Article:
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Advances in
eISSN: 2572-8490

Tissue Engineering & Regenerative Medicine: Open Access

Opinion Volume 2 Issue 4

Microfluidic models of atherosclerosis: replacing animal testing with on-chip technology

Bobak Mosadegh

Department of Radiology, New York Presbyterian Hospital & Weill Cornell Medicine, USA

Correspondence: Bobak Mosadegh, Department of Radiology, New York Presbyterian Hospital & Weill Cornell Medicine, 413 E69th St. Suite 108, New York, USA, Tel 212-327-7187

Received: June 01, 2017 | Published: June 6, 2017

Citation: Mosadegh B. Microfluidic models of atherosclerosis: replacing animal testing with on-chip technology. Adv Tissue Eng Regen Med Open Access. 2017;2(4):202–203. DOI: 10.15406/atroa.2017.02.00034

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Keywords

microfluidics, atherosclerosis, tissue engineering, organ-on-chip

Introduction

Coronary artery disease (CAD) is the principal cause of morbidity and mortality worldwide. In the US alone, CAD affects >16 million adults, accounts for>1/3 of all deaths, and is responsible for >1.2 million hospitals annually.1 The pathogenesis of CAD is complex and multi factorial, and is initiated by the formation of atherosclerosis. This insidious process renders plaque accumulation in coronary arteries, may result in downstream ischemia of myocardial tissue, and culminates in myocardial infarction or sudden cardiac death.2 In vivo models of coronary atherosclerosis have been primarily in mice-due to their relative low cost and convenience in handling-despite a general physiologic dissimilarity to humans. Concerted effort has been made to develop in vitro models for patient-specific dosing of anticoagulants, but has been limited to genotyping and platelet aggregation assays that do not accurately simulate hemodynamic settings experienced by patients with CAD.

The concept of replacing animal models with human cells cultured in microfluidic devices, recently referred to as organ-on-chip technology,3 is gaining traction but still very far from replacing animal models as the gold standard for predicting the efficacy of drugs in humans. The major hurdle is accumulating enough evidence to demonstrate that in vitro systems can accurately recapitulate aspects of human pathology. However, for atherosclerosis and many other diseases, many aspects of the pathology are still being elucidated,2 supporting the need for in vitro models that can rapidly be redesigned to investigate the latest findings. For example, current clinical practice correlates a smaller narrowing of a coronary artery with a poor prognosis for the patient. This clinical metric is based on the long held belief that activation of platelets is proportional to the maximal level of wall shear stress (WSS), which occurs at the smallest narrowing of a stenosis. Experimental evidence, however, suggests that the activation of platelets is better correlated to the duration of exposure to a sufficiently high level of shear, rather than the maximal level of WSS.4,5 This is particularly interesting considering that platelets typically only reside within a stenosis for <0.1s and have a low probability of re circulating to the same stenotic vessel.6 Therefore, the variance in duration of exposure is contributed to the disturbed flow profiles that occur within stenotic vessels. Often these conditions are not recapitulated in vitro since models do not include pulsatile flow and/or arterial capacitance, which significantly alter the fluid dynamics.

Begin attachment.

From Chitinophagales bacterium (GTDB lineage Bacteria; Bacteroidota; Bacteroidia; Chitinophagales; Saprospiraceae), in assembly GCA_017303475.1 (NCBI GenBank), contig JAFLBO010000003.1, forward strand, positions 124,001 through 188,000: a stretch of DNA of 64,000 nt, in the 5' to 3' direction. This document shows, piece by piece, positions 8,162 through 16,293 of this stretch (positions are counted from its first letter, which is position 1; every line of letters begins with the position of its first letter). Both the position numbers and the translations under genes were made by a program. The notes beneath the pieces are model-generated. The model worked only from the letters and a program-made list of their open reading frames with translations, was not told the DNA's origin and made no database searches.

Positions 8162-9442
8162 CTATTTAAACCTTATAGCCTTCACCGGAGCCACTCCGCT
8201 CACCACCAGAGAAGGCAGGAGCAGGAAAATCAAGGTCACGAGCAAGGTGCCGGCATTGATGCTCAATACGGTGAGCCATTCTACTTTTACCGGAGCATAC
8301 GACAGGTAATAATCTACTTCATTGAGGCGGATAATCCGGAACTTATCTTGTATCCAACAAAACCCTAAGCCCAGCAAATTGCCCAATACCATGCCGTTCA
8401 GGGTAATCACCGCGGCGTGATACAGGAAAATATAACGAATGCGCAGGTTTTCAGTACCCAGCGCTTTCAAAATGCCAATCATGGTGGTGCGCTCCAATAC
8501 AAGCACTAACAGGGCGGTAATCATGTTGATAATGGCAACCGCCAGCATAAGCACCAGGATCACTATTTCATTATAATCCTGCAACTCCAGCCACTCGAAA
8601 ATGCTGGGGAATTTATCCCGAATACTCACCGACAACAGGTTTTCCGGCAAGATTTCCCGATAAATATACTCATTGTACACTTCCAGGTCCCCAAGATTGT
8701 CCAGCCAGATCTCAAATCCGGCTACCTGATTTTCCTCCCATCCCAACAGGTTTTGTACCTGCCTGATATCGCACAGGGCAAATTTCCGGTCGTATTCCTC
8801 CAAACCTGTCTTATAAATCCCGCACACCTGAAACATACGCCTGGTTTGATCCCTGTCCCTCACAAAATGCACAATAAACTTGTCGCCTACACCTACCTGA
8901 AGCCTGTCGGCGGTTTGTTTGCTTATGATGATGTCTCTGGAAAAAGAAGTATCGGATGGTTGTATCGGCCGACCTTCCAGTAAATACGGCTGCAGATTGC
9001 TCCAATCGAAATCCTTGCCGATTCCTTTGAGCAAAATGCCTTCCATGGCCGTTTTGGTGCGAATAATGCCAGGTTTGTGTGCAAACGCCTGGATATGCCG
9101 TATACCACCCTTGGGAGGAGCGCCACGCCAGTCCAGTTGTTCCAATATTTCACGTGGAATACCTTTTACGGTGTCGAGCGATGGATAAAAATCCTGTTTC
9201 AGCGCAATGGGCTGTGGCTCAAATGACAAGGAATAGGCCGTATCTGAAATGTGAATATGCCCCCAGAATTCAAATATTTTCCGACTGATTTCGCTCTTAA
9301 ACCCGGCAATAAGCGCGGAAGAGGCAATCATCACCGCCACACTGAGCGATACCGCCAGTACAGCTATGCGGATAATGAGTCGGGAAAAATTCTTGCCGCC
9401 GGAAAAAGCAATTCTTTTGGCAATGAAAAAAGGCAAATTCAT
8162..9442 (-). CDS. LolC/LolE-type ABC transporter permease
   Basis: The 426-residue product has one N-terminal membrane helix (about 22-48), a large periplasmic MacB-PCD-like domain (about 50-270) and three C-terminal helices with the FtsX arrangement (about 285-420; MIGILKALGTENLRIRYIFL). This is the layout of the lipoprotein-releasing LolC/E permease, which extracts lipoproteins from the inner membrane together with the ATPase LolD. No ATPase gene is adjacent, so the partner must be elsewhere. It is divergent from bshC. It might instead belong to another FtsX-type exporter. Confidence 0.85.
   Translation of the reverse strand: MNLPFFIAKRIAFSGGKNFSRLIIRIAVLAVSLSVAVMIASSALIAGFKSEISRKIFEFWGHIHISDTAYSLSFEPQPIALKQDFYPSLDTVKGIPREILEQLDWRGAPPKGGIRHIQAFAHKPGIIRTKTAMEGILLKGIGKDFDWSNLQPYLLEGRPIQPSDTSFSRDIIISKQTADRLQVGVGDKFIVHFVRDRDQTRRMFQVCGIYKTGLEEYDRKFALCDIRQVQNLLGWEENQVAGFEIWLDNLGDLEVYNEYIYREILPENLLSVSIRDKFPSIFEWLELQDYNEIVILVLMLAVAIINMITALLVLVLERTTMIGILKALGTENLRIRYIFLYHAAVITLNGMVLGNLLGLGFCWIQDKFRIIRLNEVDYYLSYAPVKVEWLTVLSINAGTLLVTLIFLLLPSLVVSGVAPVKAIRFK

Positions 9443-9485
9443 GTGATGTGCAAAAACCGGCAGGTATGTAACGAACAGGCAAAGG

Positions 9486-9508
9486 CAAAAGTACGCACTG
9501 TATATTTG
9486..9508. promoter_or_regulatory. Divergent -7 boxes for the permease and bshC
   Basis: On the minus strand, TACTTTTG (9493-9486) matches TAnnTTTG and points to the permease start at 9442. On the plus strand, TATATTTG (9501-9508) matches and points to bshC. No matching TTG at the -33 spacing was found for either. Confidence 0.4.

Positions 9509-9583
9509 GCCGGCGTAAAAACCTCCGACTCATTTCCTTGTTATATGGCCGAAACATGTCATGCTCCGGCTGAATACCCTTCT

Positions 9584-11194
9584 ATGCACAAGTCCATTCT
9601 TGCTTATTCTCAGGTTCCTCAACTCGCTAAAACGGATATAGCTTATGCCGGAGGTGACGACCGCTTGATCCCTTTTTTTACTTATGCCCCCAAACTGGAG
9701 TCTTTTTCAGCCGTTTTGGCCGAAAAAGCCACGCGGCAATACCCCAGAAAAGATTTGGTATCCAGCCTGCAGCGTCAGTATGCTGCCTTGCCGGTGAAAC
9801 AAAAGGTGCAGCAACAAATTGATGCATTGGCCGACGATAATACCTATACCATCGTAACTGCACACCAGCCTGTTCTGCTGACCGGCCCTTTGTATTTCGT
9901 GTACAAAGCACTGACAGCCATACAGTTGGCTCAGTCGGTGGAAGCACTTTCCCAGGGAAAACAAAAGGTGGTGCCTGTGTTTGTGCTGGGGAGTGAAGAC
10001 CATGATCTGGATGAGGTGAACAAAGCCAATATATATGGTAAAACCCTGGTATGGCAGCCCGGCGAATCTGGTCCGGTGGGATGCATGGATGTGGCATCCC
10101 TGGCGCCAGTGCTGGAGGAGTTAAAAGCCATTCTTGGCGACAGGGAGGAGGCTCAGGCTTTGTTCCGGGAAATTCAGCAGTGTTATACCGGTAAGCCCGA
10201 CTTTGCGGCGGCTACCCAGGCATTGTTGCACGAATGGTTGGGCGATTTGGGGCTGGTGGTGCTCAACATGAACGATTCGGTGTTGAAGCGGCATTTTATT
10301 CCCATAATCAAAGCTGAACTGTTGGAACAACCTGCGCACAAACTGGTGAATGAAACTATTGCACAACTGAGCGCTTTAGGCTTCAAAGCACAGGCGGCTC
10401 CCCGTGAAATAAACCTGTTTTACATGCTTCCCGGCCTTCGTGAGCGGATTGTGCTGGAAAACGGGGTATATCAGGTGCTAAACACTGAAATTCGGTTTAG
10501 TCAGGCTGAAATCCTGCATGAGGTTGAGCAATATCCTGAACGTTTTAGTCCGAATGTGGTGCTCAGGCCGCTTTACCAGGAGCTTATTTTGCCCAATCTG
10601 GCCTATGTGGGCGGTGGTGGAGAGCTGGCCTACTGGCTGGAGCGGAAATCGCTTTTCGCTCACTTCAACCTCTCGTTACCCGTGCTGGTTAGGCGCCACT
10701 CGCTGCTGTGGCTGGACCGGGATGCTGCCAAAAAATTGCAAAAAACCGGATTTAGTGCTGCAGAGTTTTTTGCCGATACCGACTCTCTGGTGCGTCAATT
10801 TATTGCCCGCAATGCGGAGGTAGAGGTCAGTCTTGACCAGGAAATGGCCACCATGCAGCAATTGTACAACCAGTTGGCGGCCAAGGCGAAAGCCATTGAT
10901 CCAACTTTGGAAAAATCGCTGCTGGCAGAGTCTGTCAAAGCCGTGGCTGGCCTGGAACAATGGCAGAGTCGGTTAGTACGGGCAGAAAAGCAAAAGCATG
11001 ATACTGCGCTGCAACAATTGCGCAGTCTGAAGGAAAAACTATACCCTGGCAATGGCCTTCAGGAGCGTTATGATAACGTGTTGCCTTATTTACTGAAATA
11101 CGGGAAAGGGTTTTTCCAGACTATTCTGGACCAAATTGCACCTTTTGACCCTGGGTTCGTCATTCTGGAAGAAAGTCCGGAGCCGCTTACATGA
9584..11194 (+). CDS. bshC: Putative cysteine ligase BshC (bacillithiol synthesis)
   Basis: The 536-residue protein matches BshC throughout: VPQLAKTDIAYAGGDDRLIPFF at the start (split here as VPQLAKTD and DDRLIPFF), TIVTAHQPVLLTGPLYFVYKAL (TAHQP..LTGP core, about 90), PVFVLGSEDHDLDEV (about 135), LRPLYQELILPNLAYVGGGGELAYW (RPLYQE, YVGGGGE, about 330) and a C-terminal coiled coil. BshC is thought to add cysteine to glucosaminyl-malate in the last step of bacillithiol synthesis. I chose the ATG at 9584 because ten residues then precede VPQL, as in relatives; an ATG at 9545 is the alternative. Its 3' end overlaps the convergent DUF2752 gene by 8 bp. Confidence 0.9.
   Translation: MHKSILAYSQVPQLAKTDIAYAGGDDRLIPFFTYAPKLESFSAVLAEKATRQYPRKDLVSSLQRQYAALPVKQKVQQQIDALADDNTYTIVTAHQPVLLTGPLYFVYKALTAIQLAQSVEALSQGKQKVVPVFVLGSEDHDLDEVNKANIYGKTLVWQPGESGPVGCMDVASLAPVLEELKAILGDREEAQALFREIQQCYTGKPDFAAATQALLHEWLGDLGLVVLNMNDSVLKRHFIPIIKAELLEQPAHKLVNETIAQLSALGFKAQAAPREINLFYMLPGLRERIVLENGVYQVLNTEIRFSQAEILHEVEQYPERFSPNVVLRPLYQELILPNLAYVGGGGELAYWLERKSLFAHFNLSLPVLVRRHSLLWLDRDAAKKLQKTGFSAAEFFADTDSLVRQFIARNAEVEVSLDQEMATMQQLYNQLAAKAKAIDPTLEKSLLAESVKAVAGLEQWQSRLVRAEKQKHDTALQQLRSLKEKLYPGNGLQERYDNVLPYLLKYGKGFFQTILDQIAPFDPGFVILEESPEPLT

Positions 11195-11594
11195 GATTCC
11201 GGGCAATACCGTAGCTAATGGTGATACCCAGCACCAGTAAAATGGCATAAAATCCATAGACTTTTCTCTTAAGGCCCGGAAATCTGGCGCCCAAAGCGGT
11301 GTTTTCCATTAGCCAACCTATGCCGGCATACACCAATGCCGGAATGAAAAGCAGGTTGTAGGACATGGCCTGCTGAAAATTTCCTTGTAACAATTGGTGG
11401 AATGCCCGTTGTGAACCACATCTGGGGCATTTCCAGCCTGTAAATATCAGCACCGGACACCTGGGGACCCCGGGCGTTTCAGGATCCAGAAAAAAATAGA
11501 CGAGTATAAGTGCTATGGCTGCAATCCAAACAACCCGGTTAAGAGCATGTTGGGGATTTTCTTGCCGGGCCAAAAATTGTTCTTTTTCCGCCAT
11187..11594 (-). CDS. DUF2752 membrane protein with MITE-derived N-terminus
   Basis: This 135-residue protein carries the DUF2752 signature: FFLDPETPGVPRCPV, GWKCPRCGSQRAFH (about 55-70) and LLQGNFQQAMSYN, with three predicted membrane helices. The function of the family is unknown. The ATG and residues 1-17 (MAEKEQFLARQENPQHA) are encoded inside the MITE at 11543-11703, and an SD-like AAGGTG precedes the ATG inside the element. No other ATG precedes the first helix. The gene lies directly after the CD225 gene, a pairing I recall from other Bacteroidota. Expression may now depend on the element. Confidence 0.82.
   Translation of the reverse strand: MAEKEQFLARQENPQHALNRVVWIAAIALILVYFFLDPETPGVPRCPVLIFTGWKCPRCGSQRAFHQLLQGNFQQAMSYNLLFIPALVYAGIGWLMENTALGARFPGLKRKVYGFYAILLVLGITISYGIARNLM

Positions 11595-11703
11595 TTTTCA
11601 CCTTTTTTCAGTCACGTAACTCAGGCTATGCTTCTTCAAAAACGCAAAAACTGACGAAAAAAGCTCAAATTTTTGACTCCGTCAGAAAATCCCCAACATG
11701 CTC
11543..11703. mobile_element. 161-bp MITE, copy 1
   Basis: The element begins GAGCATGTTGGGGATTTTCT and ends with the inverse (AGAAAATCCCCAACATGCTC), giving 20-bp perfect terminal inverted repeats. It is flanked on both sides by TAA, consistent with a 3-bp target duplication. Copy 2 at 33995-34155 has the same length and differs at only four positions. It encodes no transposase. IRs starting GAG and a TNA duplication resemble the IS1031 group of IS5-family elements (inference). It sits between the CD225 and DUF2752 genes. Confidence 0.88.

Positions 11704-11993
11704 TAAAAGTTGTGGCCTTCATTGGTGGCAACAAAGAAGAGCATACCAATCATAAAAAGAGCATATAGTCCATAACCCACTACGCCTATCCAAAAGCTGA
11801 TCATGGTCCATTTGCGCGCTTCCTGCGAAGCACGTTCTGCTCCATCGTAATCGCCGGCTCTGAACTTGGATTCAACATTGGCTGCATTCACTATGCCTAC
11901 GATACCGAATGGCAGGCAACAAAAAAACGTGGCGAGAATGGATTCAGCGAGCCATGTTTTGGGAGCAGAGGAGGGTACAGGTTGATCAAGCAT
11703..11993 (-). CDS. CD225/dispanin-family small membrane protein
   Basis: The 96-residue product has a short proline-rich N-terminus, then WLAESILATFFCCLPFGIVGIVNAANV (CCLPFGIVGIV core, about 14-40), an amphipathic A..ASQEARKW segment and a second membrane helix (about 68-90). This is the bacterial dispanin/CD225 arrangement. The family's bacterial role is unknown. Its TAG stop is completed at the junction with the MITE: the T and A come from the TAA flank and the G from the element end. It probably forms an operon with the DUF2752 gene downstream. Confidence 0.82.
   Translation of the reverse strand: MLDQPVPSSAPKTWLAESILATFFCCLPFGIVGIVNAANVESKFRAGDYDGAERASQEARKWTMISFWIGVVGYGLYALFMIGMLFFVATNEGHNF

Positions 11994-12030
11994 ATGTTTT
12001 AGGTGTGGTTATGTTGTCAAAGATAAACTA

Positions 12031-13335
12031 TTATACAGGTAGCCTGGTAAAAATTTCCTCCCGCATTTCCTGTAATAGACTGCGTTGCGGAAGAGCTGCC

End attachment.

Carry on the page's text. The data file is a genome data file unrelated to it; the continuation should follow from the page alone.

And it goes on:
In addition to fluid dynamic parameters, platelet activation is strongly correlated with exposure to chemicals and proteins secreted by cells in the artery.6 While damage to endothelial cells has been historically believed to be correlated to maximal shear stress; most of these studies, however, were performed with continuous flow, which is not physiological. Experiments using physiologically-relevant pulsatile flow show, in fact, that low shear levels induce greater production of pro-coagulant proteins, such as tissue factor.6 These results reconcile the in vivo observations that plaque formation occurs in regions of low shear and disturbed flow. Using computational fluid dynamics (CFD), factors associated with platelet activation (i.e., shear stress and residence time) further elucidate our understanding of where and why plaque accumulates in certain locations. What is not understood, however, is when a plaque will rupture, causing sudden occlusion of the artery, an event believed to account for more than half of all deaths associated with CAD. There is little correlation between the size of the stenosis and the probability of plaque rupture.7 Therefore, a significant effort to diagnose the vulnerability of plaques and even prevent its rupture is being extensively explored. Unfortunately, as described above, there are no proper models that allow for efficient and predictive validation of new methods.